Dirk pursues Ariah back to her hometown of Troy, and within a month of her first marriage, they are wed. Later, realizing she is pregnant, Ariah frets about which of her husbands is the father of her firstborn, Chandler. When her second son, Royall, is born, eight years later, there is no doubt of his resemblance to Dirk. Their daughter Juliet is born, and the Burnabys seem the happy prosperous family. But sinister undercurrents at work in the world around them exert a psychic pull on Dirk. Shortly after Juliet's birth, he succumbs once more to the lure of a distraught woman whom he thinks of as "the Woman in Black." He is as obsessed with her as he once was with Ariah, but his focus is professional. Nina Olshaker is a young mother whose daughter has died of leukemia. She suspects that the cause was pollution, the thick smelly muck that oozes up in basements throughout the neighborhood built upon the area once known as Love Canal. Dirk is the only lawyer in town willing to represent her. In pursuit of justice for the "Woman in Black," he alienates family and friends. He loses the case; a week later his car plunges through a guard rail into the Niagara River. His body is never found.
Ariah believes she is cursed, that the suicide of her first husband led to the death of the second. Although she shields her children from information about their father, she passes along her anxieties. The family lives in "near destitution," and the youngsters grow up hearing schoolyard taunts, "Burn-a-by! Shame, shame's the name!" The novel, always fast-moving, gathers even more momentum as Ariah's sons reach manhood and begin to explore the mystery of their father's death, and her daughter, a dreamy teenager, hears voices calling her to join her father. To save themselves and their sister, Chandler and Royall must confront the family's deepest secrets.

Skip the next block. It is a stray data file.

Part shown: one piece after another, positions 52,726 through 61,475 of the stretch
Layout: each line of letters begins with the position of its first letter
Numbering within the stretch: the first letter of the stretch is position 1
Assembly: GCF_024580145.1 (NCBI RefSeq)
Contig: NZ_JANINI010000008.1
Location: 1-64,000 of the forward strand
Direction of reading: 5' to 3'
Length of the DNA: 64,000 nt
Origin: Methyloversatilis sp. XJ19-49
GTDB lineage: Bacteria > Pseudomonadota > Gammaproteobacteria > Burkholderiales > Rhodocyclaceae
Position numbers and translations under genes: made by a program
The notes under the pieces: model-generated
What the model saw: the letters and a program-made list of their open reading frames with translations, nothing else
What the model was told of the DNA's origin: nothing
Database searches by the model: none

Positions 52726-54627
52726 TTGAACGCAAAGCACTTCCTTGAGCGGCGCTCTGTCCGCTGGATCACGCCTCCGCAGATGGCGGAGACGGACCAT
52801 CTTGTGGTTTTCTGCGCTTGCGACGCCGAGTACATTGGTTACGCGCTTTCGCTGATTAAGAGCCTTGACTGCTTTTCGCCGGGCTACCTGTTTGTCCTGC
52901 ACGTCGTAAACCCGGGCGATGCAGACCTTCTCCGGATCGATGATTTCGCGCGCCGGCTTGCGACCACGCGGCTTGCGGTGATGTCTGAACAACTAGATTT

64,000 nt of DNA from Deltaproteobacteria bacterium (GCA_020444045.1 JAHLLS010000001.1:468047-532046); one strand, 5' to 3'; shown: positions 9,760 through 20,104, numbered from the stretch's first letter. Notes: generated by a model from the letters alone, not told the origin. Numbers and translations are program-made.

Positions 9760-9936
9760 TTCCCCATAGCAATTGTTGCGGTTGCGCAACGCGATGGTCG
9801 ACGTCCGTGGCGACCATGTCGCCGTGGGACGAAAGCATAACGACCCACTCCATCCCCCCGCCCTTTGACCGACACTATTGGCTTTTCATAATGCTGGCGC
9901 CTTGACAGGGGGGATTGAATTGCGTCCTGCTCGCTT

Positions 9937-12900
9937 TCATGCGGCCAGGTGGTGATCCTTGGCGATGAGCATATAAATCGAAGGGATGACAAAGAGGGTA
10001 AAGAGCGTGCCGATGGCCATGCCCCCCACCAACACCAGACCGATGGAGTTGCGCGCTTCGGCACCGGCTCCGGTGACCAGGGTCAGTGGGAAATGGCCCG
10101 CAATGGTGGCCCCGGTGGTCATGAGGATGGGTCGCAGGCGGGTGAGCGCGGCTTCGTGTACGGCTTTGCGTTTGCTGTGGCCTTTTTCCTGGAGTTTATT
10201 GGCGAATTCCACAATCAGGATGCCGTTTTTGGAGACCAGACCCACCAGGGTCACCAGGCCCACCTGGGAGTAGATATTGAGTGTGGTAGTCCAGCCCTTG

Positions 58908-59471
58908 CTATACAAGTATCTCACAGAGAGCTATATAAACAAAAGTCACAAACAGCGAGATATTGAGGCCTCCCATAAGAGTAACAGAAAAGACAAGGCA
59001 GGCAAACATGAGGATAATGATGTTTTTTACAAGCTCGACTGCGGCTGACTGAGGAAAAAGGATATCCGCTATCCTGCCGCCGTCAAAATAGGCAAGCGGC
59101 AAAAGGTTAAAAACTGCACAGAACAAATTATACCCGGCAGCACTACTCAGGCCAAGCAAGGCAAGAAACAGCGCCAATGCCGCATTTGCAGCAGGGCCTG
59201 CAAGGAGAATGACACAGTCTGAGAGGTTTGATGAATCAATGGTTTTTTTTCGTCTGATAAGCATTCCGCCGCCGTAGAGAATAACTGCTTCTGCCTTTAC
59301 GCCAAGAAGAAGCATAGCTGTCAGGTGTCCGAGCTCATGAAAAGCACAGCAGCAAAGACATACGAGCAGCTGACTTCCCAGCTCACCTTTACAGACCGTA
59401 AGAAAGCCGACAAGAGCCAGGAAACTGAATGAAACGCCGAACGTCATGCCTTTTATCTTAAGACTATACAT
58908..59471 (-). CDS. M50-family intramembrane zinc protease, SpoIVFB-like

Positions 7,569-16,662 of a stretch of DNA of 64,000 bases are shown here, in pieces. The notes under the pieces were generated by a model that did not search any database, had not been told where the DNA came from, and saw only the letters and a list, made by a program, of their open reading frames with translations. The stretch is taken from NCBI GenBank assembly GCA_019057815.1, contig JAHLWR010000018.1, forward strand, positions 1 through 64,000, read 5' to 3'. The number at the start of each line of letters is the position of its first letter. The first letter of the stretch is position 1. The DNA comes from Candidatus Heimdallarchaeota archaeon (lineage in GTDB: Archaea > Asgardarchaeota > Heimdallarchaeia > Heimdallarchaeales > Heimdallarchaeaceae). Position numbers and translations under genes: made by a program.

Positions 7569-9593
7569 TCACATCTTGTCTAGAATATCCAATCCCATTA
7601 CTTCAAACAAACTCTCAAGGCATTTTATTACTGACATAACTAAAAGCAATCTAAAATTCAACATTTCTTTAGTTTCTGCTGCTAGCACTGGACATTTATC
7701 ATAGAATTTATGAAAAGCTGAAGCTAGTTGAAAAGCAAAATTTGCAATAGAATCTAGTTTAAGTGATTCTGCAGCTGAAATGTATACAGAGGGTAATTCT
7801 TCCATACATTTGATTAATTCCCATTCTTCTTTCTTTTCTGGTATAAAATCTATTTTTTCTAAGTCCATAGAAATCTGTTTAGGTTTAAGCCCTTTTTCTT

The Falls takes as its historic moment the latter half of the 20th century, when the age of conformity was dissolving into the Vietnam era. Yet it displays the sumptuous detail and breathless narrative of a 19th-century epic. The archetypal images of the Falls, the Devil's Whirlpool, the honeymoon suite, the Widow-Bride and the Woman in Black emphasize its gothic roots.
With inimitable virtuosity, Oates weaves the still potent lore of Niagara into her extensive narrative. Using imagery of the river and falls as a driving force, she creates a seamless and engrossing flow that in the end seems natural, inevitable. Once you reach the dread stretch of whitewater rapids in the Niagara River called the Deadline, there is no turning back -- you are committed to going over the Falls. At this point, Oates writes, "You realize that the speed, the propulsion, has nothing to do with you. It is something happening to you." Such is the experience of reading the latest from this bountiful, endlessly curious and increasingly masterful writer.
Jane Ciabattari, author of the short story collection "Stealing the Fire," is spending the fall term as professor of English and distinguished writer in residence at Knox College in Galesburg, Ill.